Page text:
Do you know what it’s like to be turned into a whiny, tantrum throwing toddler when you’re under extreme stress, or you’re scared and panicking? You feel unable to control yourself. You feel you need someone to just slap you or speak to you calmly to help you remember to focus and breathe. Then feeling hopelessly embarrassed and ashamed once the waves of emotion have calmed down.

Do you never lose your temper? Do you always treat people perfectly? Have you never felt any of these things, if only for a while and to a limited extent?

So before you judge me… Think about how you would feel if our roles were reversed. Then tell me again I’m over-reacting. Tell me again to “get over it”. Can you?

Your friend,
Rayne

P.S. Now that I’ve mentioned the Black, let’s shed some light on the White:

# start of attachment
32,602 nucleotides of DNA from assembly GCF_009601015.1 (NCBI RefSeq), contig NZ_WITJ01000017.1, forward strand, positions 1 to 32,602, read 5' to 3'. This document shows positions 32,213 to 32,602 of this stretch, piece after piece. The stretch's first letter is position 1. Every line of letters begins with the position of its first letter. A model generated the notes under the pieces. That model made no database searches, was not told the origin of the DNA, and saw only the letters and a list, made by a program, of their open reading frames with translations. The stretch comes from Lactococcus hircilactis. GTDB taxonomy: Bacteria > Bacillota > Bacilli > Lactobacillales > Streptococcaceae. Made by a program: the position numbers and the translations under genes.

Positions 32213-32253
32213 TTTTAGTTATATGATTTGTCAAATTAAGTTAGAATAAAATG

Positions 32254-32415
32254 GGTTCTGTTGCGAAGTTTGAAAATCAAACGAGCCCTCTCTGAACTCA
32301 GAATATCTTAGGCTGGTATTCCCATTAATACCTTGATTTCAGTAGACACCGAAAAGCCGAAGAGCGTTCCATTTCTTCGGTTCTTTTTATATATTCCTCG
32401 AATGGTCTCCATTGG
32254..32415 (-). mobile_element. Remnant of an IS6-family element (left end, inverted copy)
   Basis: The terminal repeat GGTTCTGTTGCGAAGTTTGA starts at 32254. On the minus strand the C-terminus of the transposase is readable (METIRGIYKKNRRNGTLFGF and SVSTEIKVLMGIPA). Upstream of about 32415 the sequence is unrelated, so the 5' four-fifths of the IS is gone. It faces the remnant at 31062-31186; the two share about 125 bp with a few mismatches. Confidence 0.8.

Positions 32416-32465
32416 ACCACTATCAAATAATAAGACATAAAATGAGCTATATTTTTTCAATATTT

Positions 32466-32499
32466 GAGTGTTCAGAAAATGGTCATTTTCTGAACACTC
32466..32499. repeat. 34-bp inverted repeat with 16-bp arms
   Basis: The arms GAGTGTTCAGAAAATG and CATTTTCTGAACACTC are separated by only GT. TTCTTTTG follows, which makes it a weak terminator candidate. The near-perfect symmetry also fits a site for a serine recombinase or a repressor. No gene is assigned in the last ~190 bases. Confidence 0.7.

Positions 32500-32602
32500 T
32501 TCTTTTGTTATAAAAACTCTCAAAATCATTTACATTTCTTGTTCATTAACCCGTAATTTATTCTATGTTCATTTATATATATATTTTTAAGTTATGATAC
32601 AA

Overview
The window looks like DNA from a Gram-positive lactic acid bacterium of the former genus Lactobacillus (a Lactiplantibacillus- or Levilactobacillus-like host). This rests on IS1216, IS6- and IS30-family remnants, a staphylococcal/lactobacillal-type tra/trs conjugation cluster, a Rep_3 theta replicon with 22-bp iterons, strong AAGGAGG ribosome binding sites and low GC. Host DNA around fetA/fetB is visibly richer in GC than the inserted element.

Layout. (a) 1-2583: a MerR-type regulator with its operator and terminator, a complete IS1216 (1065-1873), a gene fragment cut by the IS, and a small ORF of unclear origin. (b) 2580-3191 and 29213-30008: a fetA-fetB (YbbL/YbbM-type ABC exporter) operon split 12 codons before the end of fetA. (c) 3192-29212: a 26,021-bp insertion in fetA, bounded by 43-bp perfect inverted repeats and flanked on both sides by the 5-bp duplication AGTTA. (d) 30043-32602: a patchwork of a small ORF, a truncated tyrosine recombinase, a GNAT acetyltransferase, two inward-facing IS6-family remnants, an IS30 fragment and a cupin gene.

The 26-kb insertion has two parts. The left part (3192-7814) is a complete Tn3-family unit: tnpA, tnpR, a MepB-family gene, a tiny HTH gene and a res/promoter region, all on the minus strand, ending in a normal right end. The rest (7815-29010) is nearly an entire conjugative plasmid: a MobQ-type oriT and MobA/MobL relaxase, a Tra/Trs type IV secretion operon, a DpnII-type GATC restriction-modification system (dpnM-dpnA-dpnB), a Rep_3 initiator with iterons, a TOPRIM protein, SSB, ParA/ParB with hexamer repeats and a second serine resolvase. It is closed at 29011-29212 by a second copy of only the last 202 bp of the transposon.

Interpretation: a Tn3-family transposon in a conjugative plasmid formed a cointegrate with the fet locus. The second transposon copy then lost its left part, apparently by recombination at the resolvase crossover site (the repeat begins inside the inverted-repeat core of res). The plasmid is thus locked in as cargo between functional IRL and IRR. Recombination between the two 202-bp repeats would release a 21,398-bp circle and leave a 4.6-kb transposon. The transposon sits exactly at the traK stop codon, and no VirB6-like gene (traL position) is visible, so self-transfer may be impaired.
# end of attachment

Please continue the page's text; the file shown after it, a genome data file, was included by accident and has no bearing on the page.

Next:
I feel happiness to a whole other level. Euphoria I’ll call it. A state of such intense bliss and excitement, it feels as though I’m flying high above the earth and nothing can bring me down. I can do and be anything. Nothing and no one can hurt or harm me. I’m invincible.

When I love, I love completely. I give all of me. I’m compassionate, empathetic, intuitive and can sense your emotions better than you think. I know when you’re feeling sad, even when you try to cover it up, and will do anything to make you smile again, to lift you up.

I’m adaptable, and can blend into any environment and situation. I’m resilient and strong, and rise out of the deadliest fires like the mythical Phoenix.

I’m here, writing this right now. And for that, I can be proud.